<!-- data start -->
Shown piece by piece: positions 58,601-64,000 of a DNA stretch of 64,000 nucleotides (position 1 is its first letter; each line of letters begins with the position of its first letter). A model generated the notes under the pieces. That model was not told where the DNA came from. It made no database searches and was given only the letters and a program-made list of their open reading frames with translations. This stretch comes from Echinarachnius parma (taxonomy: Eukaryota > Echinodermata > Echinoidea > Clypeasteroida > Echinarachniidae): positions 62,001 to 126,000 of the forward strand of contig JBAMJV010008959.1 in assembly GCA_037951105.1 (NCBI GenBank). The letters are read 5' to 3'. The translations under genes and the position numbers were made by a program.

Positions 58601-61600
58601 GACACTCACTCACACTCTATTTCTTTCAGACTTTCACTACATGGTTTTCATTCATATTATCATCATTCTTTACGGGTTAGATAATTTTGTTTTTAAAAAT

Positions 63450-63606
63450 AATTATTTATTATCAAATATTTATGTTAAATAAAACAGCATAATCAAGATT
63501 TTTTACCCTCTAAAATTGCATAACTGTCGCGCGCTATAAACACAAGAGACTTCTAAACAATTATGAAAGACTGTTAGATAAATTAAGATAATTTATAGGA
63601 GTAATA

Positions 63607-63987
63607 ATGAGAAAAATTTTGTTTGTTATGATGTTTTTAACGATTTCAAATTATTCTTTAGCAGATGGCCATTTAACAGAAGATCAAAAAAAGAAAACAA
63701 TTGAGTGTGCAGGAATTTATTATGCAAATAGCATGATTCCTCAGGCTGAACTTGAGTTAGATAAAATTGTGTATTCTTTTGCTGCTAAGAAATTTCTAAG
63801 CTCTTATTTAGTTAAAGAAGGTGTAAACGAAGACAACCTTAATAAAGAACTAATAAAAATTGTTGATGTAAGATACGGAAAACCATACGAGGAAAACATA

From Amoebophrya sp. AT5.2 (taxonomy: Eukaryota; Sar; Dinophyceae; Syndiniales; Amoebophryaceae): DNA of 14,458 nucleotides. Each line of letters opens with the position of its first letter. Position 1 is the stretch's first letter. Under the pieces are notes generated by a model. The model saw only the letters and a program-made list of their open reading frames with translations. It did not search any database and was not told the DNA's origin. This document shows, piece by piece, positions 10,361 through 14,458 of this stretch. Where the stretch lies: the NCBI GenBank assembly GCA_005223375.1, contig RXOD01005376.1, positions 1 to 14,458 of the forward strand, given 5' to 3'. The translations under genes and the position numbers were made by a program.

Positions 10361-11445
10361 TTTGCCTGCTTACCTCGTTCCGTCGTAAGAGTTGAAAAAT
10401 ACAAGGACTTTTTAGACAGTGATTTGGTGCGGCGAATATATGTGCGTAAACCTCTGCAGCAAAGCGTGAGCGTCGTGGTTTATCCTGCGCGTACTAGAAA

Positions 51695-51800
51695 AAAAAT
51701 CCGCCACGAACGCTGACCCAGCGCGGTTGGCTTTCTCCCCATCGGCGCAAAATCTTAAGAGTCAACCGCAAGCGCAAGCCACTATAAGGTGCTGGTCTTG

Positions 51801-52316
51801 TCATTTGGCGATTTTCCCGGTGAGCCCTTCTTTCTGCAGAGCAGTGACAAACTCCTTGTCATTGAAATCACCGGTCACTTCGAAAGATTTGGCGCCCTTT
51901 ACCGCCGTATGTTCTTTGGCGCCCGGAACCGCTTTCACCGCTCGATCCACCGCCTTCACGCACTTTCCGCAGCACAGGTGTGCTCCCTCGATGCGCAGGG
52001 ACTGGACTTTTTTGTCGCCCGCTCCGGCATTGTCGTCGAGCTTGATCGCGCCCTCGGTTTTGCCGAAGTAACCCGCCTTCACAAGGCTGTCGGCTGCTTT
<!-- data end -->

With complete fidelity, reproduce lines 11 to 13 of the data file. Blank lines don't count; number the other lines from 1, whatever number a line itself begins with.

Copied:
63801 CTCTTATTTAGTTAAAGAAGGTGTAAACGAAGACAACCTTAATAAAGAACTAATAAAAATTGTTGATGTAAGATACGGAAAACCATACGAGGAAAACATA

From Amoebophrya sp. AT5.2 (taxonomy: Eukaryota; Sar; Dinophyceae; Syndiniales; Amoebophryaceae): DNA of 14,458 nucleotides. Each line of letters opens with the position of its first letter. Position 1 is the stretch's first letter. Under the pieces are notes generated by a model. The model saw only the letters and a program-made list of their open reading frames with translations. It did not search any database and was not told the DNA's origin. This document shows, piece by piece, positions 10,361 through 14,458 of this stretch. Where the stretch lies: the NCBI GenBank assembly GCA_005223375.1, contig RXOD01005376.1, positions 1 to 14,458 of the forward strand, given 5' to 3'. The translations under genes and the position numbers were made by a program.

Positions 10361-11445